Anonymous More than 1 year ago
I was assigned this book for school reading and it's great for that purpose. The author informs you on different literary techniques authors use in a comprehensive and interesting way. However, the content may be too dry for casual readers who are not required to read this book.
DavinciDW More than 1 year ago
Seldom in literature is anyone willing to address the intricate nature of the written words meaning. In the case of Thomas Foster's book "How To Read Literature Like A Professor' all barriers have been shattered. If you are a writer or aspire to be one you will profit from the definitive way Mr Foster peels back the layers of storytelling. Like removing the leaves of an artichoke we are brought deeper and closer to the core dipping each leaf in the butter, relishing the new flavor of his knowledge. and all at once we find the heart of the delicacy and he gives us a taste of wisdom far beyond our expectations. All in all this book becomes one of those "awww moments" and leaves us wiser and with a greater understanding of our species cultural intercourse in literature.
laurennnnn More than 1 year ago
How to Read Literature like a Professor is a great book for learning parts of a story inside and out. By learning about how why and for what reason different books were written, anyone will be able to understand the complex workings of an authors mind. The author, Tom Foster, has an interesting and sarcastic type of writing that is sure to draw in anyone’s focus on a subject. As an English Professor himself, though somewhat a comedian, Foster is constantly making jokes on other authors’ works and how he and his own class view them. He takes what can be seen as a dull subject and turns it into something much more enjoyable. This book is for students or adults that want to take their reading further in order to fully understand the history and structure of most stories, novels or poems. How to Read Literature like a Professor gives great knowledge and tips on not only reading literature, but also on fully embracing the text and understanding hidden symbols. From learning about Shakespeare to iambic pentameters, this book can transform anyone into a Literature Professor. The full title, How to Read Literature Like a Professor: A Lively and Entertaining Guide to Reading Between the Lines, is obviously a perfect indication of what the book contains. The cover picture however, was less than a perfect match in my opinion. In order to draw in people’s attention, I believe a more interesting picture should be in place of the text and magnified glass. However, the text and pages were very simple to read. Tom Foster has a very profound personality in his writing. He’s very witty and makes many jokes that relate to everyday life in whichever book he’s analyzing, but not overwhelming to the point of being annoying. While he teaches, he gives out a theme of ‘easy learning’. Foster writes well enough to maintain a steady tempo that’s very easy to follow. At this speed, he teaches with ease and examples that people experience daily, instead of naming off facts and details left for the reader to memorize. With this type of playful writing style, anyone and everyone is bound to learn something. The book itself stands alone to many English study course textbooks; Foster puts questions and details from students in his actual class- and answers them. Many points that stood out to me were the details describing the symbolism of rain, snow and eating together. This book teaches many things, but the most important is to be imaginative, even in reading. As the author, Tom Foster, quotes “We have to bring our imaginations to bear on a story if we are to see all it's possibilities; otherwise it's just about somebody who did something… we discover because our imagination engages with that of the author. Pretty amazing when you consider that the author may have been dead for thousands of years, yet we can still have this exchange, this dialogue, with her.” How to Read Literature Like a Professor was a very informational book. I believe it may have even taught me more things than a literature textbook with literally hundreds of more pages. I loved learning about the many different uses of symbolism, and I will now always read differently. Though this was a great book to study and learn from, I wouldn’t recommend this book for normal reading or to bring to the beach. However, this one of the most non difficult books I’ve read while actually learning and laughing at the same time.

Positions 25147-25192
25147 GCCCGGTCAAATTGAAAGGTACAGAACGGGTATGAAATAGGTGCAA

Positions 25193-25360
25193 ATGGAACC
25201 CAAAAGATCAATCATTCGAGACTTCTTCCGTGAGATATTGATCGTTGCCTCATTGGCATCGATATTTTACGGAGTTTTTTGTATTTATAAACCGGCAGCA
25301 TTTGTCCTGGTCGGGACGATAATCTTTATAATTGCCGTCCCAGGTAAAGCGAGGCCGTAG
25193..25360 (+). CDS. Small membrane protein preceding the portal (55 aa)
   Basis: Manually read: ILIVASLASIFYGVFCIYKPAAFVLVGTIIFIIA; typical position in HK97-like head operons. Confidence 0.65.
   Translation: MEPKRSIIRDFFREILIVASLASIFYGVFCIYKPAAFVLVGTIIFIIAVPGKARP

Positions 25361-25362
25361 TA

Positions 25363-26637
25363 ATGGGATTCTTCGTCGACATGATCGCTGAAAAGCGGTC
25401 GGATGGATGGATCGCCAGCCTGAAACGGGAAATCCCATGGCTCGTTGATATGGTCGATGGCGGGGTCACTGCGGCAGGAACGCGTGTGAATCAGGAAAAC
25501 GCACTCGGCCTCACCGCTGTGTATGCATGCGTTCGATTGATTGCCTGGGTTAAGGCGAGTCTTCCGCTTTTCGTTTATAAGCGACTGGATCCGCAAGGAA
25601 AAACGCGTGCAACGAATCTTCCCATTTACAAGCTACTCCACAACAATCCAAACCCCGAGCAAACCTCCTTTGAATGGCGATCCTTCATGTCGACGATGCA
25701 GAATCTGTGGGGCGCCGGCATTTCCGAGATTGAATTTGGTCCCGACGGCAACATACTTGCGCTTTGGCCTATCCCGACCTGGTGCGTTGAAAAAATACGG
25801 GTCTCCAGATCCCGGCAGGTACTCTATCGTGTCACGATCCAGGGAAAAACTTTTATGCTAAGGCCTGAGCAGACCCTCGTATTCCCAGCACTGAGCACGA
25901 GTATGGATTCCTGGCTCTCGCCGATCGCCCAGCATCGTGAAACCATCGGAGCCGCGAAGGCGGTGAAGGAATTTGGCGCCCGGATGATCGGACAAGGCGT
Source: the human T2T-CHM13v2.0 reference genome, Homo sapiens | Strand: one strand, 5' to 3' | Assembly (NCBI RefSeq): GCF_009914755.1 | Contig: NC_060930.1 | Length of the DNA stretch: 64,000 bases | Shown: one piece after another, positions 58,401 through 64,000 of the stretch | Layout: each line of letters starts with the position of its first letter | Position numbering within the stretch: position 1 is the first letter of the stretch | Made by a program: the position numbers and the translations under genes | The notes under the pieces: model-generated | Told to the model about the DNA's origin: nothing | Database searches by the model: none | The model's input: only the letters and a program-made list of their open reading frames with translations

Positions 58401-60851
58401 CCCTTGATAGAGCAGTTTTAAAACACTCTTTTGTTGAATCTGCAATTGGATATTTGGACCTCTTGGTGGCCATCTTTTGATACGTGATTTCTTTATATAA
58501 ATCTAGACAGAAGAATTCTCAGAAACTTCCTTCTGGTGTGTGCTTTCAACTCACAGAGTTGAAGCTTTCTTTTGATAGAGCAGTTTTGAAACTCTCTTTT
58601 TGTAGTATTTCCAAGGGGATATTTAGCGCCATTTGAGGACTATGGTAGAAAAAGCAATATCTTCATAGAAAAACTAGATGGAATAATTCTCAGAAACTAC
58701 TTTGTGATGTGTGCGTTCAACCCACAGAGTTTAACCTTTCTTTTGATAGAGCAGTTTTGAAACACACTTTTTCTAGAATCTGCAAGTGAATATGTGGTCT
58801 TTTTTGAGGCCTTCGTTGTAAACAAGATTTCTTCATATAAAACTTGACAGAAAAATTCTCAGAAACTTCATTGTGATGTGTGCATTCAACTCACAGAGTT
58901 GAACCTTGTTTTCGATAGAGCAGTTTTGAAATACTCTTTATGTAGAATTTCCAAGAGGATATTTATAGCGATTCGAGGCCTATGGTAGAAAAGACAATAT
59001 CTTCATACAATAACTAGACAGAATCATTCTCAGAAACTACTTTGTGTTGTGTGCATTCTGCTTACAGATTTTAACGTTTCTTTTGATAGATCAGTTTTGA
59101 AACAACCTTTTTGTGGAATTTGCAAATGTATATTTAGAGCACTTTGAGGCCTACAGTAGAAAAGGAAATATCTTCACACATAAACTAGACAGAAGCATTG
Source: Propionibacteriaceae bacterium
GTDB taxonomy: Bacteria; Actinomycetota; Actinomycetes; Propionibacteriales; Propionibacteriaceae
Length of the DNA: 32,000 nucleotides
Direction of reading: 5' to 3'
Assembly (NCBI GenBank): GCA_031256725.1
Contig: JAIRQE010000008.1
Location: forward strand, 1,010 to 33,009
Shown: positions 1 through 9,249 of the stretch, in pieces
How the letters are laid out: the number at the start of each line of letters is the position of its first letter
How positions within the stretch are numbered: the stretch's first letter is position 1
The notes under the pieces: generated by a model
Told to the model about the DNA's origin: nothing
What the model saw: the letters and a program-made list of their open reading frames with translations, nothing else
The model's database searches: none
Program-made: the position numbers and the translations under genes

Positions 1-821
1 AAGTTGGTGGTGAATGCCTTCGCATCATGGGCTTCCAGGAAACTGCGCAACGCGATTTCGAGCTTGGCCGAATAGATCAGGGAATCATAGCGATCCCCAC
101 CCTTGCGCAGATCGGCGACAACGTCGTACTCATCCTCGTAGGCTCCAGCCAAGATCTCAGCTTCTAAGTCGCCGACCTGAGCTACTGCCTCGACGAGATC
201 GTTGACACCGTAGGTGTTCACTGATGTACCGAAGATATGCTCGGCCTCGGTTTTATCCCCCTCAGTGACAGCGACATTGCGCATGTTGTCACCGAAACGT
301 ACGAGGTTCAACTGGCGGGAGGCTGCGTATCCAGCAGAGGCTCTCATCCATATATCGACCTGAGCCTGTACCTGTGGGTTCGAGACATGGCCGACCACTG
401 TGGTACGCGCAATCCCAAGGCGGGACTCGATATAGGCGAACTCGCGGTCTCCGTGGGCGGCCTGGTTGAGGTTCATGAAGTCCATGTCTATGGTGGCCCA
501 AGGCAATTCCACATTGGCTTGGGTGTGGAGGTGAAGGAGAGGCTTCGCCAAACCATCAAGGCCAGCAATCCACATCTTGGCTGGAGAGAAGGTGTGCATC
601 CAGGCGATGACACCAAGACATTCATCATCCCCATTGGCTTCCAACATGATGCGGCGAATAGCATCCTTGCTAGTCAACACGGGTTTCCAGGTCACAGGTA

SecondRunReviews More than 1 year ago
As an English major, I found this book to be a delightful read and flashback to the hours I spent in class dissecting the symbolism in movies and books that were assigned viewing and reading for class.
AikiPen More than 1 year ago
Loved this book! Helped me get a grasp of all that stuff my teachers were trying to get me to understand in school.
Kelan688 More than 1 year ago